Michael Watford, a church-trained club singer whose baritone boomed over the world’s dance floors for much of the early 1990s, and in the process helped birth a subgenre of club music known as gospel house, died on Jan. 26 in Newark. He was 64.
His cousin Lorie Watford said the cause of his death, in a hospital, was dementia.
Mr. Watford’s signature hit was “So Into You,” a jubilant ditty that paired his romantic, yearning vocal, inspired by Luther Vandross, with insistent strings, a lush piano line, and frequent handclaps and drum rolls. It hit No. 1 on the Billboard dance chart in April 1994, only to be replaced a week later by Barbara Tucker’s “Beautiful People” — on which Mr. Watford provided backing vocals.
“There were different styles among house D.J.s, and different songs that appealed to their particular crowds,” said Tony Humphries, a D.J. and producer who helped push Mr. Watford to the top of the dance-music heap by playing his early records on his weekly radio show on WRKS (Kiss-FM) and during his marathon sets at Club Zanzibar in Newark (where the video for “So Into You” was shot). “But there was a smaller number of records everyone had to have, songs you heard at every club, and ‘So Into You’ was absolutely one of those.”
Little Louie Vega, a producer and D.J. who between 1992 and 1994 had his hand in more than a dozen songs that reached the top of the dance charts, said of Mr. Watford: “He comes from church. You could tell that from the way he sings, and he brought that to the music.” Mr. Vega worked with Mr. Watford on “My Love,” a song from his first and only album, “Michael Watford,” released by EastWest/Atlantic in 1994.
Michael Wayne Watford was born in Suffolk, Va., on July 20, 1959, but grew up largely in Newark. His mother, the Rev. Betty Brower of the Clinton Memorial AME Zion Church, was a gospel singer who performed in the 1970s with the Alvin Darling Ensemble. His stepfather, George Brower, was also a gospel singer.
He is survived by his mother; two younger brothers, Duncan and Terrance Artis Watford; his children, Michael Watford Jr., Symphony Watford and Taylor Watford; and two stepsiblings, Ruby Washington and Erroll Brower. His marriage to Joanne Collins ended in divorce.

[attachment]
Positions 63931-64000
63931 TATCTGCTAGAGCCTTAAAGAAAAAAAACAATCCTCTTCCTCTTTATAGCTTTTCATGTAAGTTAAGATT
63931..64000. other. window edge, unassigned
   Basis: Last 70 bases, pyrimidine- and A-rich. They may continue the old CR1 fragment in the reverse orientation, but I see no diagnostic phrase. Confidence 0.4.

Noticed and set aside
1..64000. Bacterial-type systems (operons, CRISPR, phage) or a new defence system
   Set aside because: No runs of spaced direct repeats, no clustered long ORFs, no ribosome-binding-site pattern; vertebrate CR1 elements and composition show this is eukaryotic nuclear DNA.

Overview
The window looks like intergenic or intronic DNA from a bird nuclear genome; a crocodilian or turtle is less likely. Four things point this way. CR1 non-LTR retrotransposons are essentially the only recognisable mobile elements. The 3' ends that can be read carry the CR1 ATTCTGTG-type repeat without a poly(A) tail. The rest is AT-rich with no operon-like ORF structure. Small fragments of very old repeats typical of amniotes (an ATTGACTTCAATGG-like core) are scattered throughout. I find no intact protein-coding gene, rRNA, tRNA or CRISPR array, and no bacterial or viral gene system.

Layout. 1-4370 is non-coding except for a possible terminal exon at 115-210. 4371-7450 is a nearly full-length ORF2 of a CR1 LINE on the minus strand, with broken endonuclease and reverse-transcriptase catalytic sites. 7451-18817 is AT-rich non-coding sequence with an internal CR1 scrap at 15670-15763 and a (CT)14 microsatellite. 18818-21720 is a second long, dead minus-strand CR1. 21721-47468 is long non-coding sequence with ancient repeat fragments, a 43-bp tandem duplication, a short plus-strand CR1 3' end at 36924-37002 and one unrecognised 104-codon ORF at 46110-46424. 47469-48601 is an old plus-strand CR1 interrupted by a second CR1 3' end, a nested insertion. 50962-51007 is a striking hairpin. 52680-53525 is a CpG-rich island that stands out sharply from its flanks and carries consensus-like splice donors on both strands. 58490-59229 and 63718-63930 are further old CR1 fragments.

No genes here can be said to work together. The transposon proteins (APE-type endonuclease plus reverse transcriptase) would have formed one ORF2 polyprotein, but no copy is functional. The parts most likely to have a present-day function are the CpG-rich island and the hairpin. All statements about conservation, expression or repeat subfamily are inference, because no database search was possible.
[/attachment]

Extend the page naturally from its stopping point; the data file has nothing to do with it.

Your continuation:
“From the day Michael was born he could sing. That was his ordained life, and once he found out what his niche was, that was what he did,” said Ruby Washington, Mr. Watford’s stepsister.
As a boy, Mr. Watford sang in the choir at Greater Bethel Baptist Church, on Morris Avenue in Newark. After high school, he joined a gospel quartet, the Mack Zion Rens, where he sang with his stepfather, Mr. Brower.
To earn a living over the next decade while trying to make it as a singer, Mr. Watford pumped gas; worked as a forklift operator; stripped, waxed and cleaned floors; and ran a janitorial business.
In the late 1980s, house music dominated dance clubs in New York, Chicago and London. But the musicians who produced it often came from the outskirts of those cities, including Passaic, N.J., the home of Smack Productions.
Run by the producers Mike Cameron, Eddie Perez and John Robinson, Smack produced records for Adeva, K-Yze and Ten City, three of the earliest house acts to get major-label deals. The reaction those records got in the clubs is hard to overstate; the reaction they got on the pop charts was negligible.
In 1991, Mr. Watford teamed with Smack and the D.J. Roger Sanchez on a gospel-influenced club track, “Holdin’ On.” Released on an EastWest/Atlantic compilation, it became a club hit and scored Mr. Watford an album deal.
The album’s jazzy first single, “Luv 4-2,” released in the summer of 1993, peaked at No. 7 on Billboard’s club play chart. “So Into You,” which followed, had a similar vibe until the label approached the remixer Bobby D’Ambrosio, who gave it a bright, poppier sheen.
In addition to its success on the club charts in the states, the song was a No. 53 pop hit in Britain. Mr. Watford performed there in front of thousands at clubs like Ministry of Sound and Hard Times. He sang with the famed salsa and house singer La India on “Voices in My Mind” and the club singers Colonel Abrams and Jay Williams on “I’ll Be Right There,” an extended club jam that was dominated by Mr. Watford’s gospel ad-libbing.
But in 1995, EastWest’s co-founder, Merlin Bobb, left the label and moved to Elektra Records. He went on to sign Missy Elliott and Busta Rhymes. Mr. Watford was left behind, then was dropped by the label.
A number of other house artists who lost their deals after failing to cross over nevertheless forged long careers by leaning into work as dance artists. They collaborated with big D.J.s and released songs on independent labels. Mr. Watford largely retreated.
“I just have a feeling he wasn’t managed properly,” said Mr. Sanchez, who produced “Holdin’ On” and “I’ll Be Right There.” “You didn’t see him connecting to the newer generation of producers who could have revitalized his sound.”
In recent years, Mr. Watford managed a string of karaoke bars in New Jersey before taking an administrative job at a welfare office in Essex County.
“He had his struggles,” Lorie Watford said. “I am sure he was disappointed his career didn’t kick off like he’d wanted it to. I just was recently told that he wanted to make a comeback, at 64 years old.”
It should have happened, Mr. Vega said. “He was an amazing singer and a beautiful person, super talented, with a voice like no other.”